I’ve been enjoying the new FX series, “The People vs. O.J. Simpson,” and I’m not sure why because I hated that case passionately when it was happening in real life. I was ages 13-14 during the trial, so I’m one of the younger people who have a clear memory of it, and boy was it horrible. It was a form of national torture you could not escape, kind of like Donald Trump’s current reign of terror in the media. It was difficult to go a day without hearing about it, and there was never a day I wanted to hear about it.
Partly this was because I had no idea who O.J. Simpson was until the murders. Other people were dealing with the shock of someone with such a nice-guy image (allegedly) brutally murdering his ex-wife on the lawn while their children were sleeping inside the house. Instead, I was like, “Who is this and why does everyone care so much?”
I’ve also recently realized that I have no interest in true crime stories. Although I wasn’t aware of it at the time, I think this is the real reason I never got into the podcast Serial when it was at the height of its popularity. Since then there have been two other big, true-crime events that I was also disinterested in: the Netflix show Making a Murderer, and Robert Durst’s confession on the show The Jinx that he’d “killed them all.” I have zero interest in watching either show. I didn’t care about O.J. Simpson’s trial either, but was subjected to it non-stop for a year and a half.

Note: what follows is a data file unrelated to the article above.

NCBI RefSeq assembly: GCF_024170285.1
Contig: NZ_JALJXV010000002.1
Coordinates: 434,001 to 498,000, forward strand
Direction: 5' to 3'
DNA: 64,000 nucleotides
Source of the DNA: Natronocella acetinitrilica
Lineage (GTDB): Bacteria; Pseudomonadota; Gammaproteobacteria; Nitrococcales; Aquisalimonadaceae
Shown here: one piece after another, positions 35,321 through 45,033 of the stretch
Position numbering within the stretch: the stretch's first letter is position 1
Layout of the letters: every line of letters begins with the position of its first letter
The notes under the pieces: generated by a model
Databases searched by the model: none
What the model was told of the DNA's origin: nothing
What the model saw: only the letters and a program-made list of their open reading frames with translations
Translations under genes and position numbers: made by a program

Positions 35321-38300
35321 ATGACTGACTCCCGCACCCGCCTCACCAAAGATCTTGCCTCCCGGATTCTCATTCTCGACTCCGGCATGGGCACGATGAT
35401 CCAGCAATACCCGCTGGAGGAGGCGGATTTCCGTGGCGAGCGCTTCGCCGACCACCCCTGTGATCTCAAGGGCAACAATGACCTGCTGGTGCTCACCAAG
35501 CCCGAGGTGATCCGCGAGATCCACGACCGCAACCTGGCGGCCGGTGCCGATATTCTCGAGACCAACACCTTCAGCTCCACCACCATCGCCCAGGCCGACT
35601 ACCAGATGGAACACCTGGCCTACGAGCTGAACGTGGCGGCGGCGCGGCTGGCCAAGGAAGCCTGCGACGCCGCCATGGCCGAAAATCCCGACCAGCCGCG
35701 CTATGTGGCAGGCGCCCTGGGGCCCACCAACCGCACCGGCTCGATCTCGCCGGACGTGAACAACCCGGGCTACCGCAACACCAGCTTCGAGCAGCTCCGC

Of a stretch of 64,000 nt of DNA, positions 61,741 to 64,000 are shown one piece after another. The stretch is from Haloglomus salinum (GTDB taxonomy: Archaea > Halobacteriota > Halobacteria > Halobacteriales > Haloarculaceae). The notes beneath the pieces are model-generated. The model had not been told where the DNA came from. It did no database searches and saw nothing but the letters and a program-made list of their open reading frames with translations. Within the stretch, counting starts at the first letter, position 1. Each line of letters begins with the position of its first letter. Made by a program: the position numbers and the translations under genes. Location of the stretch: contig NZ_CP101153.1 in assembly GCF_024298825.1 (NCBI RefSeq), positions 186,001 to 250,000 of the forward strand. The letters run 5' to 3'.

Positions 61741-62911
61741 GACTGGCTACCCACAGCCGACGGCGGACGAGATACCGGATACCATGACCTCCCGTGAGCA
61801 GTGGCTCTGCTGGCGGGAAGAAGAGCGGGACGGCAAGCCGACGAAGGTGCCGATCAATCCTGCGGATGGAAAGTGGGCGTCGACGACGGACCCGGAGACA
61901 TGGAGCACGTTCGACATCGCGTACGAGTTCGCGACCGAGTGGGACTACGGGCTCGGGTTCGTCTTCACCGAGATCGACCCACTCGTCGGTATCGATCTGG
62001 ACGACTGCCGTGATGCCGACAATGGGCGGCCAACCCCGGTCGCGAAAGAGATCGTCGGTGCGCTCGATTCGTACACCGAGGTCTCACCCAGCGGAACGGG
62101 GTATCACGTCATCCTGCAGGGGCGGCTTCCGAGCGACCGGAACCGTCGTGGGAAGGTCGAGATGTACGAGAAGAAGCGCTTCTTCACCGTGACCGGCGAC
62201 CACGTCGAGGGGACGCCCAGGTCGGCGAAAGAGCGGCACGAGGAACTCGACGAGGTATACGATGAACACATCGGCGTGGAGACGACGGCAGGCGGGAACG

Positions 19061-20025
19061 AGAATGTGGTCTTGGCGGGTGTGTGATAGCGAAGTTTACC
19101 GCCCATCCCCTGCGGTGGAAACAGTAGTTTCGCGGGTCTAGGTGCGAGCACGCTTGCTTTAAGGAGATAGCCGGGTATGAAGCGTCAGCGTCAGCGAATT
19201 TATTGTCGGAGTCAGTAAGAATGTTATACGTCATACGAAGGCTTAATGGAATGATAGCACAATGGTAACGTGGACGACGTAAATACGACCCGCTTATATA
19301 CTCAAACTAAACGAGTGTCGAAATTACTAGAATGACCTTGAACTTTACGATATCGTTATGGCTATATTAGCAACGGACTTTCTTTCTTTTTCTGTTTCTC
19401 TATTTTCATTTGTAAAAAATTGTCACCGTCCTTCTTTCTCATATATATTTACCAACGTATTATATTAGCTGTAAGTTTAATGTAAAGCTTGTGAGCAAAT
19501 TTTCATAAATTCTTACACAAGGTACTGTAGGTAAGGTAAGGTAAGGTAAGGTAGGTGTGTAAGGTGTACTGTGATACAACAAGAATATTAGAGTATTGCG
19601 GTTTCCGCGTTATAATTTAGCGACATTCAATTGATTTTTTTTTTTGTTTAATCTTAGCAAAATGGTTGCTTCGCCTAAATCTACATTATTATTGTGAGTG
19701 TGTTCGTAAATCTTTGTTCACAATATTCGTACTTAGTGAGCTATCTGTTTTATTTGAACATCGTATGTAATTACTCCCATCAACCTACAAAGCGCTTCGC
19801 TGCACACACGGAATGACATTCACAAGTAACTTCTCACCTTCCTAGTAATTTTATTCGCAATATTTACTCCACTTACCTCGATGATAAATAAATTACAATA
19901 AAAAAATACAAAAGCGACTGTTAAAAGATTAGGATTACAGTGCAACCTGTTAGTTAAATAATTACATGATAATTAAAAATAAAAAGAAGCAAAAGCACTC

I must admit, I did watch the white Bronco chase along with 95 million other Americans, so on that level I was part of the problem. It was one of the first “reality TV” moments before the phrase “reality TV” had even been coined, so it was nearly impossible not to get sucked into something so unprecedented. I also remember going into the library during 5th period during my sophomore year of high school to watch the verdict live. I was stunned that he wasn’t convicted, but I was a white girl from the suburbs, so my understanding of relations between African-Americans and the police was rather naïve at the time. When I take into account all the recent cell phone videos that show police officers shooting a black person in the back or choking them to death despite their pleas for help, I can understand why black people would have been suspicious of the police and would have been happy to see a black man get one over on the cops for once. Unfortunately, that doesn’t take into account that the man in question is fairly obviously guilty of a brutal double homicide.
All of which makes me wonder, why am I enjoying watching a recreation of these events so much? I know that tragedy plus time can equal comedy, but I don’t find the show that funny. I think it’s an odd manifestation of nostalgia, kind of like sitting around with old high-school friends and being like, “Remember that time that crazy thing happened? What were we thinking?!” It’s like the whole experience is a shared memory that we’re reliving with the benefit of hindsight and distance. Remembering Kato Kaelin, Marcia Clark, Johnnie Cochran, Judge Ito and the assorted cast of characters is like remembering that flaky guy from drama club with the hair or that girl in your AP English class who was really into Mock Trial. Even if they drove you crazy, there is some joy in remembering teenage antics that were tumultuous at the time but now are memories you can view without experiencing the same level of emotion you had while they were happening.